Every IT team scales its organization and practices to fit an evolving set of inter-related business, network, user, and security requirements. Any sized team must have tools that facilitate the basic work of deploying network devices (switches, routers, physical and virtual servers, desktop and laptop computers, IP and smartphones) and managing all of those devices as well as the users who depend of the network for the work they do for their business.

 

Monitoring nodes, users, applications, and the different kinds of network traffic, and addressing issues that impact performance and security are twin daily challenges. And a good alerting system is the key to efficiently relating monitoring to management.

 

The Power of Visualized Information

Trends in graphs and percentages in charts effectively tell the story of what’s happening with the different aspects of your network at the interface, node, and traffic level. Send the results of your measures to reports and your team gets a snapshot of daily, weekly, and monthly behavior. Policy adjustments, configuration changes, and capacity planning all depend on the metrics against which your monitoring systems generate its graphical information. Without these statistics an IT team’s anticipation and planning would be trapped on the edge of impending crisis; planning would be through the guesses occasioned by crises.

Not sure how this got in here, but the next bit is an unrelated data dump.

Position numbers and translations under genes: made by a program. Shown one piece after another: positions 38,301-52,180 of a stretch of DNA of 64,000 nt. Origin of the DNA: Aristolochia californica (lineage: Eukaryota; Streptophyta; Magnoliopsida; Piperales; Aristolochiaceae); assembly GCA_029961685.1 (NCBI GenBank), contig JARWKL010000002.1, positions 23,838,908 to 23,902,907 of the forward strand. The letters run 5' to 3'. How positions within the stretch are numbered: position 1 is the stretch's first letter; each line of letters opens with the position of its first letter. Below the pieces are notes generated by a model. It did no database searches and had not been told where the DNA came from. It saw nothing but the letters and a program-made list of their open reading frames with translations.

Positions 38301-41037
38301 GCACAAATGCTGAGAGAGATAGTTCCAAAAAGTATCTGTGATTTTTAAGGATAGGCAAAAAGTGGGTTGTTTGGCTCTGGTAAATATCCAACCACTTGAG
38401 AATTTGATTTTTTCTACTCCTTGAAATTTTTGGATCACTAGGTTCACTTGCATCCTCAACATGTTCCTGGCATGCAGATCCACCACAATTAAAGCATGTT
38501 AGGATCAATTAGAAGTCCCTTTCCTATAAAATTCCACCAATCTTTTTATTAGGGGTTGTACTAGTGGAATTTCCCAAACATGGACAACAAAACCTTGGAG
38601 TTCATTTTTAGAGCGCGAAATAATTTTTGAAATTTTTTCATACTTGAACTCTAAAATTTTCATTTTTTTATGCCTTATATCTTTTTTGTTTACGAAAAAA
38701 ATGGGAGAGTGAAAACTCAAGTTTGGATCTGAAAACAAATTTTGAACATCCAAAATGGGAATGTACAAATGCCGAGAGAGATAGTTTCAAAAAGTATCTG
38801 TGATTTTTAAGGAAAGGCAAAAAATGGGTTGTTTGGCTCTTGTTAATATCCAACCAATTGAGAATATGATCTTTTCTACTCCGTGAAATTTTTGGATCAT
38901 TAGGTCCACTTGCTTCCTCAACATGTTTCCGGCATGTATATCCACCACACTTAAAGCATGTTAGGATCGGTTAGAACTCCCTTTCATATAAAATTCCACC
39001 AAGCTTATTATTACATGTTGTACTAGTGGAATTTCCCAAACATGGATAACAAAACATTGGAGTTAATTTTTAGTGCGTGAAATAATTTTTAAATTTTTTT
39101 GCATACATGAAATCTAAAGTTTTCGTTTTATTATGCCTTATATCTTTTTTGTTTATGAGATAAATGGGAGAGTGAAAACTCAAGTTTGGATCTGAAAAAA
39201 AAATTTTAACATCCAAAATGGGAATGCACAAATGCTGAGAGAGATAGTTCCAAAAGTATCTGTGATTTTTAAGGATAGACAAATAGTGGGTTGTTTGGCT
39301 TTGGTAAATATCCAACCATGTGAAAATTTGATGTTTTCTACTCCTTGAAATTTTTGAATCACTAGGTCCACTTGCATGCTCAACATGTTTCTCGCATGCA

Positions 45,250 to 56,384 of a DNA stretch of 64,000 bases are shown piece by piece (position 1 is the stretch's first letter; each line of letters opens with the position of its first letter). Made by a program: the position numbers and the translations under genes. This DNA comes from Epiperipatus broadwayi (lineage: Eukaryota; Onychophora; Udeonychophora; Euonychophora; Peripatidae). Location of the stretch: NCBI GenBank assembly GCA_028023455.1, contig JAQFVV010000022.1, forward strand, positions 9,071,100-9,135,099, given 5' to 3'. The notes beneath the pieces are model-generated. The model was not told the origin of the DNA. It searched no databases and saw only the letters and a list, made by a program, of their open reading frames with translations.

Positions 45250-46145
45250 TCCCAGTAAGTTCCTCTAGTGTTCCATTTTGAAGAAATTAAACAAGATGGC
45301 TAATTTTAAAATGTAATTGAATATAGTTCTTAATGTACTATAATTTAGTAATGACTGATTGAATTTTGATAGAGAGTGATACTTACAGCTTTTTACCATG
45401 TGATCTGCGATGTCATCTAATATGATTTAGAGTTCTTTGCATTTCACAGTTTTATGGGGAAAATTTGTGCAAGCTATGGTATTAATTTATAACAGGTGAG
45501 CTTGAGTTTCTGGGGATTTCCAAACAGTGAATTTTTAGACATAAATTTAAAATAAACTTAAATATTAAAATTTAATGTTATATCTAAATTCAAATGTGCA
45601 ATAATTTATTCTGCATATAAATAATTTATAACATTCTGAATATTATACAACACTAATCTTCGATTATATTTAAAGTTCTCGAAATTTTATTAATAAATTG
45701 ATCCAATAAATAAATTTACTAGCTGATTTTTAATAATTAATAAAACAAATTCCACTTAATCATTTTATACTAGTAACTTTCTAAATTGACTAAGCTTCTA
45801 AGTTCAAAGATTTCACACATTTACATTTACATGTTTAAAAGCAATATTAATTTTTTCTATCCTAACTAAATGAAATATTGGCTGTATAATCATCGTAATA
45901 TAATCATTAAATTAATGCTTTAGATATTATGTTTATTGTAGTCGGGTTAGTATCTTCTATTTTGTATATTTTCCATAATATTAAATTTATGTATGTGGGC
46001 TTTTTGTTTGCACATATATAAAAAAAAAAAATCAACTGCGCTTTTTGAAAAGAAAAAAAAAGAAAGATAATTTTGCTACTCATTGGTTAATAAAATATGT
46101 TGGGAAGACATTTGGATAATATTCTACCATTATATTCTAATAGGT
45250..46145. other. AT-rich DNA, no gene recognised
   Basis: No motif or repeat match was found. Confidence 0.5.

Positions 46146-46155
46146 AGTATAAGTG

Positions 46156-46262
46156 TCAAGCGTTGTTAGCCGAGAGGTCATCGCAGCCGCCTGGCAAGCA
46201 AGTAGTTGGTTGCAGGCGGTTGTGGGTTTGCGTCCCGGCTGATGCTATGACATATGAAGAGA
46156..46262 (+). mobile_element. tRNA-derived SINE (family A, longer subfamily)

Seeing the Whole through the Particular

The most powerful view of your network is the one that shows how particular nodes are connected to each other. A set of alerts tell you what the team needs to triage; those same alerts distributed as signals on a topology map show how the pattern of alerts indicate—for example—that a particular switch sits in the path of all the nodes currently sending alerts. Triage becomes much more finely focused when you can see how impacted nodes are interconnected.

 

Among the requirements for a mapping tool that integrates with the other pieces of your monitoring system should be these:

 

  • Provides accurate, deep, and maintainable network discovery, using multiple discovery methods (SNMP, ICMP, WMI, CDP, VMWare) to map all types of devices (switches,  routers, servers, VMs, unmanaged nodes, desktop computers, peripheral devices) and their interconnections; and using scheduled rediscovery to regularly reconfirm topology details.
  • Enhances node management (by integrating with the primary node monitoring system), creating a visual analogue for all nodes being monitored; showing node details (including load stats) with rollover graphics down to the interface level; and capable of generating reports on switch ports, VLANs, subnets, and device inventory.
  • Facilitates IT monitoring, planning, trouble-shooting workflows by being able to export maps to multiple formats (for example, Visio, PNG, PDF & NTM Map format).

 

Check-out SolarWinds Network Topology Mapper as a mapping tool that satisfies all of these requirements.